FILE - In this Jan.23 2018 file photo, a French solider watches code lines on his computer at the French Defense ministry stand during the International Cybersecurity forum in Lille, northern France. Police in Europe and North America have seized servers and data from Islamic State propaganda outlets in a multi-country operation aimed at tracking down radicals and crimping the group’s ability to spread its violent message. (AP Photo/Michel Spingler, File)

FILE - In this Jan.23 2018 file photo, a French solider watches code lines on his computer at the French Defense ministry stand during the International Cybersecurity forum in Lille, northern France. Police in Europe and North America have seized servers and data from Islamic State propaganda outlets in a multi-country operation aimed at tracking down radicals and crimping the group’s ability to spread its violent message. (AP Photo/Michel Spingler, File)

Servers used by Islamic State propaganda sites seized in Canada

Europe and U.S. also part of two-day operation aimed at tracking down radicals

Police in Europe, the United States and Canada have seized servers and data from Islamic State propaganda outlets in a multi-country operation aimed at tracking down radicals and crimping the group’s ability to spread its violent message.

The two-day operation was the culmination of efforts started in late 2015, after co-ordinated IS attacks that killed 130 people in Paris, according to a statement from European police agency Europol.

RELATED: Two killed, dozen hurt in French supermarket hostage-taking

Police notably targeted the IS-branded Aamaq news agency, as well as al-Bayan radio, and Halumu and Nasher news sites.

Aamaq spreads information online in at least nine languages and has been used to claim IS was behind attacks in multiple countries, from the 2016 nightclub attack in Florida to a deadly supermarket hostage-taking in southern France last month.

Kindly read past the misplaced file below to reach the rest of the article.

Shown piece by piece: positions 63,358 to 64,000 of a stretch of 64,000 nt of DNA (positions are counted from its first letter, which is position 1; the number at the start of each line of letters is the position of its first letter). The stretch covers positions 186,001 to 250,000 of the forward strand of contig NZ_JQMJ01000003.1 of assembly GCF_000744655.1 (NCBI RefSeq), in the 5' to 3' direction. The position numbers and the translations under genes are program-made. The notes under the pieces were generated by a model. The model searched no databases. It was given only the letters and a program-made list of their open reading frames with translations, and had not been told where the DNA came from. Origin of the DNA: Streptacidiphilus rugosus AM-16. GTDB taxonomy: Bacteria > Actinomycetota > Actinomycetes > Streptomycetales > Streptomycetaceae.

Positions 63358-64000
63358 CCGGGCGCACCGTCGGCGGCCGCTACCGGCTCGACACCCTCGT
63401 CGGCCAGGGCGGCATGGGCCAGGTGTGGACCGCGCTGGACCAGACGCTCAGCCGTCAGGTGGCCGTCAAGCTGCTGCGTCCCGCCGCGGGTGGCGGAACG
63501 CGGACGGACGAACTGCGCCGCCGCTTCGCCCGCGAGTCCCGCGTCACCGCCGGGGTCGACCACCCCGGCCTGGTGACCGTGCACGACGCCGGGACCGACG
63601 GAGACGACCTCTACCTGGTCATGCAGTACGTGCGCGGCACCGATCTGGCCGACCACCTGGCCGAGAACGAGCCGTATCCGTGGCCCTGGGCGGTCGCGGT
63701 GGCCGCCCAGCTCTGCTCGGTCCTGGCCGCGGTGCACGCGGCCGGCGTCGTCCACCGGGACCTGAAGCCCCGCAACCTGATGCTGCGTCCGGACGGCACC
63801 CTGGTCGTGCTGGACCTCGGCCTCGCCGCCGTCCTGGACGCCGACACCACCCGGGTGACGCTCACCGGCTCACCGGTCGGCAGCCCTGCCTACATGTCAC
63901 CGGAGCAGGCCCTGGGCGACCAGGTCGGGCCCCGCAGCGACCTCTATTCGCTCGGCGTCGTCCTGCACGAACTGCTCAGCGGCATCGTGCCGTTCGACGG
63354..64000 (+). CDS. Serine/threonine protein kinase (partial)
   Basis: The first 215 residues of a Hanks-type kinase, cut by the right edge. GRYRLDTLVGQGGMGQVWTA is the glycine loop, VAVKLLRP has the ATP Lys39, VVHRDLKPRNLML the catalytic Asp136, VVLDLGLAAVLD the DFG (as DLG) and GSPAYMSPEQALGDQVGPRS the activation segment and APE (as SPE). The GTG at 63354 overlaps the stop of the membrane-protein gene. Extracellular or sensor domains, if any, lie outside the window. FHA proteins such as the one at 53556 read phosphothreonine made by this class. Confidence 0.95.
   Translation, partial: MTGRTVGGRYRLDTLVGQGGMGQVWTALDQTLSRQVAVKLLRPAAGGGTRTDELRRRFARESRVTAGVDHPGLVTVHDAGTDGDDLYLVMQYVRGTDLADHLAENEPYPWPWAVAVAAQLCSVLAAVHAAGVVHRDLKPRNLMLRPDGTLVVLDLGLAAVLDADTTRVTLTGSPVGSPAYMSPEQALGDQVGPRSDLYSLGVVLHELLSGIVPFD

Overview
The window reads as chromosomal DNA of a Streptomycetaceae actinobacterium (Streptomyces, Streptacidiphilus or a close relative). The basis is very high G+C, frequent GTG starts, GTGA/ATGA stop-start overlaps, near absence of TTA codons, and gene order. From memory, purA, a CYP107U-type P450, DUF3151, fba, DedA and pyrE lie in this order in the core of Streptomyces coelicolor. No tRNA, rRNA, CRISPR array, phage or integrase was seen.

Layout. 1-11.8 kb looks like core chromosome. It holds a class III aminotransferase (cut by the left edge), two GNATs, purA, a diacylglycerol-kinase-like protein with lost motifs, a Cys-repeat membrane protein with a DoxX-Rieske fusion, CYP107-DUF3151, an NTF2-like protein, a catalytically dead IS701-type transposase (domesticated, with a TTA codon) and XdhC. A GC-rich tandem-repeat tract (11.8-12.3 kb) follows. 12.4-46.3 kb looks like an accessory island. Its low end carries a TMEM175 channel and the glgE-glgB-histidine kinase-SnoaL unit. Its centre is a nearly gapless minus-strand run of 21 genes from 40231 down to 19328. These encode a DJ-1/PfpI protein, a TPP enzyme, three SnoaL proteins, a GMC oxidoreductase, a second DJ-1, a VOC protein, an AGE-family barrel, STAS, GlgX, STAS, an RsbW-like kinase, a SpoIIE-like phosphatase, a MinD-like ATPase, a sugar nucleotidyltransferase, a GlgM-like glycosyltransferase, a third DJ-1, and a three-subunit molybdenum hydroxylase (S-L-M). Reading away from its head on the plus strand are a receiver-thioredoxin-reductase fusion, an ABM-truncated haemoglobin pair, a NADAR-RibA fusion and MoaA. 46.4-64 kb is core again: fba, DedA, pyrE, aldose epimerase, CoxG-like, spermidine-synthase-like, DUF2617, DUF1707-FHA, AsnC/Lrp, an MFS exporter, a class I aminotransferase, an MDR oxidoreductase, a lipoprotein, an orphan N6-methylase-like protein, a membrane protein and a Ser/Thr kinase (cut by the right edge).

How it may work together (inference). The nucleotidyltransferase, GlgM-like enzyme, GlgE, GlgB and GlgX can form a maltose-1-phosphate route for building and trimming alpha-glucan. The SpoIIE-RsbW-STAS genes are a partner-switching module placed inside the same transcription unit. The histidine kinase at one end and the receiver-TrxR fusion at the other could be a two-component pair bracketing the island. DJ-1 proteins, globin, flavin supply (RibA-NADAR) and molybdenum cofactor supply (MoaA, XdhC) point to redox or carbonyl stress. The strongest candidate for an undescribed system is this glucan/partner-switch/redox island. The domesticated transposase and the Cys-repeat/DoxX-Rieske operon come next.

The operation was led by Belgian prosecutors and also involved authorities in the U.S., Canada, Britain, France, the Netherlands, Bulgaria and Romania.

While Europol said the operation “punched a big hole in the capability of IS to spread propaganda online and radicalize young people in Europe,” it didn’t shut down the propaganda altogether.

For example, Nasher continued to share IS statements and Aamaq reports Friday through channels on encrypted messaging network Telegram.

Related: ISIS takes responsibility for Barcelona terror attack

The Islamic State group has used sophisticated and ever-changing communications tools to spread its apocalyptic message to disillusioned Muslims living in the West, to persuade them to reject Western ideals of pluralism and tolerance. High-quality videos, complete with thrumming beats and slick editing techniques, have unlimited reach thanks to social networks. Extremists with gentle American accents narrate radio broadcasts aimed at U.S. internet users.

European authorities involved in the operation Wednesday and Thursday said it showed the importance of international co-operation in fighting online radicalization, which has helped fuel deadly attacks in multiple countries in Europe and the U.S.

It aimed “to destabilize this apparatus by seizing and dismantling servers used to diffuse IS propaganda and to identify and arrest its administrators,” the Belgian public prosecutor’s office said.

Two prior international police operations, notably targeting Aamaq’s mobile app and web infrastructure, paved the way for this week’s raids. One led by Spain’s Civil Guard that seized servers in Panama allowed authorities to identify radicals in 133 countries via their interaction with IS propaganda, according to Europol and a Civil Guard statement.

The operation came as more than 70 countries vowed to bolster efforts to stop financing for IS and al-Qaida. Participants at an international conference in Paris on Thursday promised to improve international co-ordination and transparency of money flows.

The Associated Press

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